Picher, if pressure points can reduce amplitude of barrel vibrations, causing different bullet weights and loads to shoot closer to the same POI, that's interesting. I've never heard of this before.
If one were to hold a ruler down on the edge of a table with about 9 inches hanging over and stroked the ruler, it will vibrate with greater amplitude and lower frequency than if only about 6 inches hangs over. The sound will also be in a lower key.

Therefore, a barrel will vibrate with less vertical amplitude (but higher frequency) if there is a pressure point with adequate force within the barrel channel. Since the greater barrel vibration amplitude is in the vertical, doesn't it make sense that vertical dispersion will be less when shooting different bullet weights and velocities?

Longitudinal position of the pressure pad within the barrel channel is also a factor in tuning a rifle for best groups.

Again, I still think barrels should be free-floated for most consistency of POI and rest options. Single screw actions are the most common instance for my use of pressure pads, but an older CZ Varmint shot better with one, after eliminating the barrel stud screw.
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Old February 22, 2013, 01:25 PM   #35
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Bart B: It is too long ago for me to remember the details of that day, but I suspect I may have adjusted the scope (B&L Elite 4000 6-24x) a couple clicks between groups two and three. When I saw the rifle was having a good day I probably wanted to see if I could get a good group centered in the bull. Too much of a perfectionist sometimes.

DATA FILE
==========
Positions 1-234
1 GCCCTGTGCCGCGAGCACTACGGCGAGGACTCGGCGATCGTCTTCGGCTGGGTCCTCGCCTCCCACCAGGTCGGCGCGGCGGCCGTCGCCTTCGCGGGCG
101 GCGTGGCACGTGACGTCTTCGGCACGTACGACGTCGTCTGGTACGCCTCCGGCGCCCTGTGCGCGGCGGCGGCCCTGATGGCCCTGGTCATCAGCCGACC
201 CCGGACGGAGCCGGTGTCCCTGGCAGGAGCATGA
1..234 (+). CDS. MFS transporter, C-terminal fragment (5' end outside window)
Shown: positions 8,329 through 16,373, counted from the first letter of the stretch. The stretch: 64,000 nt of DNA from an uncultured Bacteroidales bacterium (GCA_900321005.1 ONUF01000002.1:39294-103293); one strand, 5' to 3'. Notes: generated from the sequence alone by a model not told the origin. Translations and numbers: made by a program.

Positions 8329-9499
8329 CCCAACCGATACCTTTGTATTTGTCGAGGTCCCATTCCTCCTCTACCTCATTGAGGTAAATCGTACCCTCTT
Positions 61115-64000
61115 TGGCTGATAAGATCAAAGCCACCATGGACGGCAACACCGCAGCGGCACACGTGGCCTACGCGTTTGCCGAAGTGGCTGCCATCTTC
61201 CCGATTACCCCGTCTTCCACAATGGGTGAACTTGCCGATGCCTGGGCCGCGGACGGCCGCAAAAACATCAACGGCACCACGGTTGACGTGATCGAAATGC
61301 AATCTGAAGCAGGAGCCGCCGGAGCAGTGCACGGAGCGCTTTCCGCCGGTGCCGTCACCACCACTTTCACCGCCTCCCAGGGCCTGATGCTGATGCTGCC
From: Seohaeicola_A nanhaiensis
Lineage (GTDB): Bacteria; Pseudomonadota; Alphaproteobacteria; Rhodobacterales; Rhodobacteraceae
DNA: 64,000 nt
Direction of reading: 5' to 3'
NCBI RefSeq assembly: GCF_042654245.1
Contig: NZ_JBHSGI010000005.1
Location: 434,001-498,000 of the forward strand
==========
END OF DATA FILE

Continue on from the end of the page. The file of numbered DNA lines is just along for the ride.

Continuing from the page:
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Old February 22, 2013, 01:38 PM   #36
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I should add that the fifth group used exactly the same load, but with Sierra MK bullets from a different lot, and the group fell to the right. This is an indication of how sensitive group performance is to load conditions. I shoot for groups and I don't shoot in competition but I am sure those who shoot for score take this sort of thing very seriously when preparing for matches.
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Old February 23, 2013, 10:13 AM   #37
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Picher, you're not comparing two similar things in your ruler length to pressure point comments. But a pressure point on a barrel will indeed change the vibration characteristics although the fundamental frequency of the barrel and its harmonics remain constant although the amplitude will change.

The barrel's in a free-fixed holding condition when in a receiver and has a different fundamental frequency than a free-free one that's not fixed at one end. A pressure point on a free-free barrel will have a greater effect than on a fixed-free barrel.